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Maguire v Sefton Metropolitan Borough Council and Precor Products Limited, Court of Appeal, 23 February 2006

13 April 2006
The issues


Occupiers liability – leisure centre – exercise equipment.


The facts

The claimant was using an exercise machine manufactured by second defendant Precor at a leisure centre operated by Sefton Metropolitan Council, the first defendants. Mr Maguire was using the machine when the pedals failed all of a sudden to provide the resistance which was the point of the exercise, causing him to be thrown backwards off the machine. He was not seriously injured and quantum was agreed in the sum of £2,545.00. He sued both defendants. As against the first defendant he alleged claims in contract and under the Occupiers Liability Act 1957. As against the second defendant he brought a claim for breach of a duty of care in negligence. The County Court Judge found all three causes of action proved. The first defendant appealed.


The decision

The claimant paid a fee for the use of the leisure centre and was therefore a visitor under contract. The judge implied a strict term amounting to a warranty that any machine used by visitors at the leisure centre were “safe to be used”. On the basis of factual findings the council was in breach of that strict and absolute term. The judge did not explain why it was that the term he implied into the contract was not in the terms of Section 5 of the Occupiers Liability Act ie in terms of the common duty of care.

(Section 5 – Headed Implied of the Occupiers Liability Act 1957, headed Implied Term in Contract, provides “1. Where persons enter or use, or bring or send goods to, any premises in exercise of a right referred by contract with a person occupying or having control of the premises, the duty he owes to them in respect of dangers due to the state of the premises or to things done or omitted to be done on them, in so far as the duty depends on the terms being implied in the contract by reason of its inferring that right, shall be the common duty of care.”)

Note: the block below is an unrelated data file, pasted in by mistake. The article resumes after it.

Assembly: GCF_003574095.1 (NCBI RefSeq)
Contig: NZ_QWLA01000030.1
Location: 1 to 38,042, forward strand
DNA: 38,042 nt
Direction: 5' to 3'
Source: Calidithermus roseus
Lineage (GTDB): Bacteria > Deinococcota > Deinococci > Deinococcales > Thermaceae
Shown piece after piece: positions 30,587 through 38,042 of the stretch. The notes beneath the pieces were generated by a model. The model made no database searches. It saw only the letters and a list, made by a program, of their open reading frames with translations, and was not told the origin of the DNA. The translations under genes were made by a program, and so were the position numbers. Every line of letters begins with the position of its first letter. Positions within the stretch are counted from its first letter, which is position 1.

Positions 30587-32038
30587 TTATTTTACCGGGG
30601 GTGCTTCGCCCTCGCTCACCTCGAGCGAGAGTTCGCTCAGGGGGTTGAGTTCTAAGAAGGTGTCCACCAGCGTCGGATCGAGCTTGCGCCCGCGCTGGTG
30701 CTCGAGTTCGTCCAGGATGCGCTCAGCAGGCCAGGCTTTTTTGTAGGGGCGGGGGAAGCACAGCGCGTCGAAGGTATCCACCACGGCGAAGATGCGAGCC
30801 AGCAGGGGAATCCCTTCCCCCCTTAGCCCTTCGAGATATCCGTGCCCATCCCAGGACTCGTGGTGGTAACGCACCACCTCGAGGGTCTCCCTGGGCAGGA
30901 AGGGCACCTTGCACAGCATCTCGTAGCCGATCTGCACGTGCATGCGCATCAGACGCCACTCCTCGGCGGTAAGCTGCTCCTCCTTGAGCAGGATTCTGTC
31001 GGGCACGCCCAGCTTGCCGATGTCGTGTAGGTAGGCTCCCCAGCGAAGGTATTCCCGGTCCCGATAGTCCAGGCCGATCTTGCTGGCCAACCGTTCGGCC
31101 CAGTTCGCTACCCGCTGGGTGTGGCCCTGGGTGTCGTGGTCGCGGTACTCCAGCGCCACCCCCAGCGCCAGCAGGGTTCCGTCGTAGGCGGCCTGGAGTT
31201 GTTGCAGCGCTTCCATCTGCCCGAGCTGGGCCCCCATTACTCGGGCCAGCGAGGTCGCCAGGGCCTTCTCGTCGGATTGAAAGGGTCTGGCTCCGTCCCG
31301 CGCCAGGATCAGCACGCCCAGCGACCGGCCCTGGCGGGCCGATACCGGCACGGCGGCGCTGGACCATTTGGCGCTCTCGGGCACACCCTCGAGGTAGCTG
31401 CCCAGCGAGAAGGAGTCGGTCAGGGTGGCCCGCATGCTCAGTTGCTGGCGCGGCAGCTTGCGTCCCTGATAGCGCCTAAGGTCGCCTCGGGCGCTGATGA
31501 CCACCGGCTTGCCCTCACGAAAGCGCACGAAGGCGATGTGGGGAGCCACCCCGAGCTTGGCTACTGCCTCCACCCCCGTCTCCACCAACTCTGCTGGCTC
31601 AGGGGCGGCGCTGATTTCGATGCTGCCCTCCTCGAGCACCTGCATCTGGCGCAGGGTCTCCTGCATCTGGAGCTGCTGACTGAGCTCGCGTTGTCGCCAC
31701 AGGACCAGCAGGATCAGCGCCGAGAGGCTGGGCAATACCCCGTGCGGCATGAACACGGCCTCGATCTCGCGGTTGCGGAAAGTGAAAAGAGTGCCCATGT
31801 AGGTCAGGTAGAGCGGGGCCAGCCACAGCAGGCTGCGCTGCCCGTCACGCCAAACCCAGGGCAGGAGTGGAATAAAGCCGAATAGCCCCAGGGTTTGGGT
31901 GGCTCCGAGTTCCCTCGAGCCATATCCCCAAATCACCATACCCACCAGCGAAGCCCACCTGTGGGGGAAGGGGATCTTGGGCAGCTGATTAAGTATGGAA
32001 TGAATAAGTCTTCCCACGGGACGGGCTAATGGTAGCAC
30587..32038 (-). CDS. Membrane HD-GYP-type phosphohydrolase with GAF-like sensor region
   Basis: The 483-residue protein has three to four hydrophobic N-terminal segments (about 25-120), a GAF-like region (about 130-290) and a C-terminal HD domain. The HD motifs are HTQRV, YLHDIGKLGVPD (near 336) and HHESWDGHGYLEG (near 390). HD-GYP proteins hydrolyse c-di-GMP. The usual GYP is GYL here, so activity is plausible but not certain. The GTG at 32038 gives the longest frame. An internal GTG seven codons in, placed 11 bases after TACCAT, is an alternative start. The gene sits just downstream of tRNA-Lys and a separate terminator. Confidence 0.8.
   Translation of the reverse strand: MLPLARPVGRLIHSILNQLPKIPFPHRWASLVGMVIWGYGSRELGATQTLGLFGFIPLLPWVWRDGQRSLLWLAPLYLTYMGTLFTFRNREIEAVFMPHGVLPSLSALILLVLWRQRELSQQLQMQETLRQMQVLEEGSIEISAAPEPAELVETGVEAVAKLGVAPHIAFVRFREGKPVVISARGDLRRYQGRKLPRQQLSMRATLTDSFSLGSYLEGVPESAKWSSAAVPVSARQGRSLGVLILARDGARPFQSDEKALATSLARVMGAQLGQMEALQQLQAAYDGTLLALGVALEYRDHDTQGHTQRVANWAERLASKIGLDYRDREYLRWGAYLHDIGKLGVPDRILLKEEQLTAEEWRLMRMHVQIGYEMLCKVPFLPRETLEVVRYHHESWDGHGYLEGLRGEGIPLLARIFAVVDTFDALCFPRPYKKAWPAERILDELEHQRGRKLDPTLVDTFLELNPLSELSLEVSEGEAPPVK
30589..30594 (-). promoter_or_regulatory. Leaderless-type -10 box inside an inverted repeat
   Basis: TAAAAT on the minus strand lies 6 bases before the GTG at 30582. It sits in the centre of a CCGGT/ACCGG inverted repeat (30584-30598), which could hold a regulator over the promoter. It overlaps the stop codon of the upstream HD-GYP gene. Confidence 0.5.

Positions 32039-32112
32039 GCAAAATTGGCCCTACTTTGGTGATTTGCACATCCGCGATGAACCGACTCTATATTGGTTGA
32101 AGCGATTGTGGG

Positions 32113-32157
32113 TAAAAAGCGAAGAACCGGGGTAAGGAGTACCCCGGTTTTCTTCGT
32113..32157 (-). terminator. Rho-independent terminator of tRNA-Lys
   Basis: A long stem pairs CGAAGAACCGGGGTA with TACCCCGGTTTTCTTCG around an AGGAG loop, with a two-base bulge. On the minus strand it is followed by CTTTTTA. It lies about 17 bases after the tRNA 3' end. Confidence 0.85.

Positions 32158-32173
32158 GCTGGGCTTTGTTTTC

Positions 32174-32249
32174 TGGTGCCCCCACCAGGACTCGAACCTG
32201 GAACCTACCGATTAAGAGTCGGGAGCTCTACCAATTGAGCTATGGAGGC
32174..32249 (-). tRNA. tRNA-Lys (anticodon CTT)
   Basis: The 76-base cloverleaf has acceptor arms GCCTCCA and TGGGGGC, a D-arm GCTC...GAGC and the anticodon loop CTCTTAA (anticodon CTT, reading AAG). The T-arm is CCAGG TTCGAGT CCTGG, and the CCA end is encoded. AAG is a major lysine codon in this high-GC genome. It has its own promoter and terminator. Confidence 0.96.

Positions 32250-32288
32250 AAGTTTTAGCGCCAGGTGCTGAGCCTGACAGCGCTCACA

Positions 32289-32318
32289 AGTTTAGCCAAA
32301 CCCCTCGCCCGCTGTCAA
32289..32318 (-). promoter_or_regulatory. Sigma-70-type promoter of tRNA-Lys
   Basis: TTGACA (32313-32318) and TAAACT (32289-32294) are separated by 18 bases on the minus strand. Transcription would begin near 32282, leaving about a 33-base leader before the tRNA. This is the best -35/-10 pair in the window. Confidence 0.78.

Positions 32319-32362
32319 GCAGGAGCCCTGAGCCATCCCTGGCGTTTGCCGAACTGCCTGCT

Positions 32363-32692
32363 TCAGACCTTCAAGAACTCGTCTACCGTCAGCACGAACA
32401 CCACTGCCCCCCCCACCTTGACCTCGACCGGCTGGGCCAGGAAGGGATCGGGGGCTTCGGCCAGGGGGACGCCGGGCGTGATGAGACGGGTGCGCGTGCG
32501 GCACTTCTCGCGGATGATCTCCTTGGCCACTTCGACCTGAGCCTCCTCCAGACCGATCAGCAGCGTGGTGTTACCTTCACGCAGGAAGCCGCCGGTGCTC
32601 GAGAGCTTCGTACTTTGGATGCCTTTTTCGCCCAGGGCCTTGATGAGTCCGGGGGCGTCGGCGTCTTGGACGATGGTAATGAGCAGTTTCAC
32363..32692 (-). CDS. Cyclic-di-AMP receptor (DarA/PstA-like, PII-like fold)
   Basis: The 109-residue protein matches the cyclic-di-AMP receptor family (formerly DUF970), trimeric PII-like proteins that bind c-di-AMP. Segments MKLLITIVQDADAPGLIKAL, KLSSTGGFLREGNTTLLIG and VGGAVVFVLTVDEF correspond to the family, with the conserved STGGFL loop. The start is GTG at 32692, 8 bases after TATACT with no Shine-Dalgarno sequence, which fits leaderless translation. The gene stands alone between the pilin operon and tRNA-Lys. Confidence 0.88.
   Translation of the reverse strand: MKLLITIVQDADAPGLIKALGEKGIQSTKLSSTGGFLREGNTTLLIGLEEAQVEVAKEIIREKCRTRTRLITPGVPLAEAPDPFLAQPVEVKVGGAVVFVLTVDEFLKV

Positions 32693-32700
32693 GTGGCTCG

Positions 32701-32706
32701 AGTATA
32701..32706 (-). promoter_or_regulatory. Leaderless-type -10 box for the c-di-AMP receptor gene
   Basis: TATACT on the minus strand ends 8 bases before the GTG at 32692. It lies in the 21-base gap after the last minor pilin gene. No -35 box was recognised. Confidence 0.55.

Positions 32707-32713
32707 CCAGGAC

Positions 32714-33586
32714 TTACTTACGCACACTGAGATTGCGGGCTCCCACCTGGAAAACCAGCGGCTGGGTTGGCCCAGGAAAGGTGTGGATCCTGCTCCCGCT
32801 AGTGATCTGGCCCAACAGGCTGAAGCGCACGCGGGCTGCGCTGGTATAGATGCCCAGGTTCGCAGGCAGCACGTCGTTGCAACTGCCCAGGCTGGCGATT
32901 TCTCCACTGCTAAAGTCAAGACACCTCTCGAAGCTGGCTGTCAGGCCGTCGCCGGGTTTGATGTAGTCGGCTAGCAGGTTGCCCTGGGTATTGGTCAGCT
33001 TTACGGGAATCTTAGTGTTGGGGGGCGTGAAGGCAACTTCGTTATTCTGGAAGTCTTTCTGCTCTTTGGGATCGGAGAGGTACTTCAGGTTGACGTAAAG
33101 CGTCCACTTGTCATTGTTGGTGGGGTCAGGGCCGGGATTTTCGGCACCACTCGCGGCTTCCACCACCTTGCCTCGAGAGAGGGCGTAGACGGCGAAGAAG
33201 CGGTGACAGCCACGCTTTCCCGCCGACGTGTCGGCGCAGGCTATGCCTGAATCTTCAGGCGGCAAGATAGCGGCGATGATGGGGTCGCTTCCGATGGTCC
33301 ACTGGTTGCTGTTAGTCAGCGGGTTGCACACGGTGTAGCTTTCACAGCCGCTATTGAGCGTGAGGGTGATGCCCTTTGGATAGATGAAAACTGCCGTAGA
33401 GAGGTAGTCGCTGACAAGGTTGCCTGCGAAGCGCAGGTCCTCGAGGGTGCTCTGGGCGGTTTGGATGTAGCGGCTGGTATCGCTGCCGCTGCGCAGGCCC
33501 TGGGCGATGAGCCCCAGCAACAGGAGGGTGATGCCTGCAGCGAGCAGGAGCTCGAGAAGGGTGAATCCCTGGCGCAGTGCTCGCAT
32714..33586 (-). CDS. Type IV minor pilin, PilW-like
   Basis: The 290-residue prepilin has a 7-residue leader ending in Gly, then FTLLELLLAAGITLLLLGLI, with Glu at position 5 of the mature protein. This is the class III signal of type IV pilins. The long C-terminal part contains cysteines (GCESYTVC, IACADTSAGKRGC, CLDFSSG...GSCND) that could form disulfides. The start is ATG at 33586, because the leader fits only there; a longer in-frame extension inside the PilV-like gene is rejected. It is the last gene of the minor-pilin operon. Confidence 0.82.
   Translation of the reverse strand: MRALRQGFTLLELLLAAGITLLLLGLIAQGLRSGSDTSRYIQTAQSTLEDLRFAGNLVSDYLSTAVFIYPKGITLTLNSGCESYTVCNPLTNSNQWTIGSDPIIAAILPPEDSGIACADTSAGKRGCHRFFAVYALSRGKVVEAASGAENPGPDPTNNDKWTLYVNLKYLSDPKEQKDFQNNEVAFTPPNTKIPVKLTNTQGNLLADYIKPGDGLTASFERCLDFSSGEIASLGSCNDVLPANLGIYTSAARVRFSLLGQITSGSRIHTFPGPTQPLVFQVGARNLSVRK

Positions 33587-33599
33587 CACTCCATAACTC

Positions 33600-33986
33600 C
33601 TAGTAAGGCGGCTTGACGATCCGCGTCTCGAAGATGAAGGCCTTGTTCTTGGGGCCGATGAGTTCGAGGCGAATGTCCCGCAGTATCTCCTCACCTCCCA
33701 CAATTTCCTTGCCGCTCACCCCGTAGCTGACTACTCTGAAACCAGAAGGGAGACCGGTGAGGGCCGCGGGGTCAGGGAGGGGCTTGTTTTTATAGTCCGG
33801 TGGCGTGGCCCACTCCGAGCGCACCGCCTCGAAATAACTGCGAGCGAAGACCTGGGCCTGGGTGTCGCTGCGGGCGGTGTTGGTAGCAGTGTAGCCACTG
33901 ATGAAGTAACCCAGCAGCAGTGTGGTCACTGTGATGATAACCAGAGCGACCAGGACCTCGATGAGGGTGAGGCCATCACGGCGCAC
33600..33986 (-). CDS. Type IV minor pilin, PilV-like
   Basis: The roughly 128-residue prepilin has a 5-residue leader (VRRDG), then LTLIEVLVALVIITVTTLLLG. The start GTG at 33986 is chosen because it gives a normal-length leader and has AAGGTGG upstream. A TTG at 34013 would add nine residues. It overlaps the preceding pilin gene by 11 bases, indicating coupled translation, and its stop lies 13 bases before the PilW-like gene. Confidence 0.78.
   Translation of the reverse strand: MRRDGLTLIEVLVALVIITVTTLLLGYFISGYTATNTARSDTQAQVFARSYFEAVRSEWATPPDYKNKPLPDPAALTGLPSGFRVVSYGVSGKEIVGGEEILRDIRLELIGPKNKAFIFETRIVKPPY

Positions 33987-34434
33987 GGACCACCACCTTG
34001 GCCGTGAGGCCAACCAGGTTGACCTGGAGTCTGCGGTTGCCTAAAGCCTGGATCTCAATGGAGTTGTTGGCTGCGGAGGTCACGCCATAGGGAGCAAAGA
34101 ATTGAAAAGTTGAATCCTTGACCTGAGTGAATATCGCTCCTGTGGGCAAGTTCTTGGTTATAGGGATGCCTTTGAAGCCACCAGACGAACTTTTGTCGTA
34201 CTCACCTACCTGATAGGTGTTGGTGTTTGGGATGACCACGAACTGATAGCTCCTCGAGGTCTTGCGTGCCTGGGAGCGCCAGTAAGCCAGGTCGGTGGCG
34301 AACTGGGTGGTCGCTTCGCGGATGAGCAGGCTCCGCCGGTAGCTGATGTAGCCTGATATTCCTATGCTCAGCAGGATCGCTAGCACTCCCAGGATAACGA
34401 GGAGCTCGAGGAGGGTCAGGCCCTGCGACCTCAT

The only authority on the operation of the section was the decision of Swanwick J in Sole v W J Hallt Ltd in 1973. The purpose of the section was designed to reduce what was at common law, the higher duty of an occupier owed to people entering by right of contract and to equate them with other visitors. The Law Reform Committee in its report in November 1954 made it clear that it did not favour a distinction in the content of the duty to be owed by an occupier to a visitor dependant on whether the visitor came onto the premises pursuant to a contract or not.

It was clear that Section 5 of the Act was meant to do away with all previous distinctions. The content of the contractually implied term in the absence of contrary agreement was exactly the same as the duty for which Section 2 of the Occupier’s Liability Act provided. The effect of that was to make it clear that the implied was to take steps such that the warranty given by an occupier was not a warranty that is independent contractor if he used one consistently with the common duty of care provided for in Section 2, would himself take care. On this ground therefore the appeal had to be allowed.

The remaining issue related to the council’s common law duty of care. Six weeks or so before the incident the machine in question had been inspected by Precor who were a competent independent contractor for the purposes of inspecting and maintaining the equipment. On the evidence before the judge this equipment was regarded as robust and “maintenance light”. The judge found that the inspection by Precor was deficient. The question remained whether the deficiency of that inspection rendered the council as well as Precor liable.

On the fact there was no reason and the judge had given no reason for the conclusion that the council was to be criticised for the deficiency of the inspection. The council was entitled to rely upon Precor as the experts to form a proper inspection. There was nothing in the evidence to suggest the council had any reason to contemplate that the inspection would be limited, partial, unsatisfactory or deficient. There was nothing about what was known or might have been known by the council about the machines to suggest that they were sensitive or likely to go wrong. The Appeal would be allowed on this ground as well.

Appeal allowed.

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The content on this page is provided for the purposes of general interest and information. It contains only brief summaries of aspects of the subject matter and does not provide comprehensive statements of the law. It does not constitute legal advice and does not provide a substitute for it.

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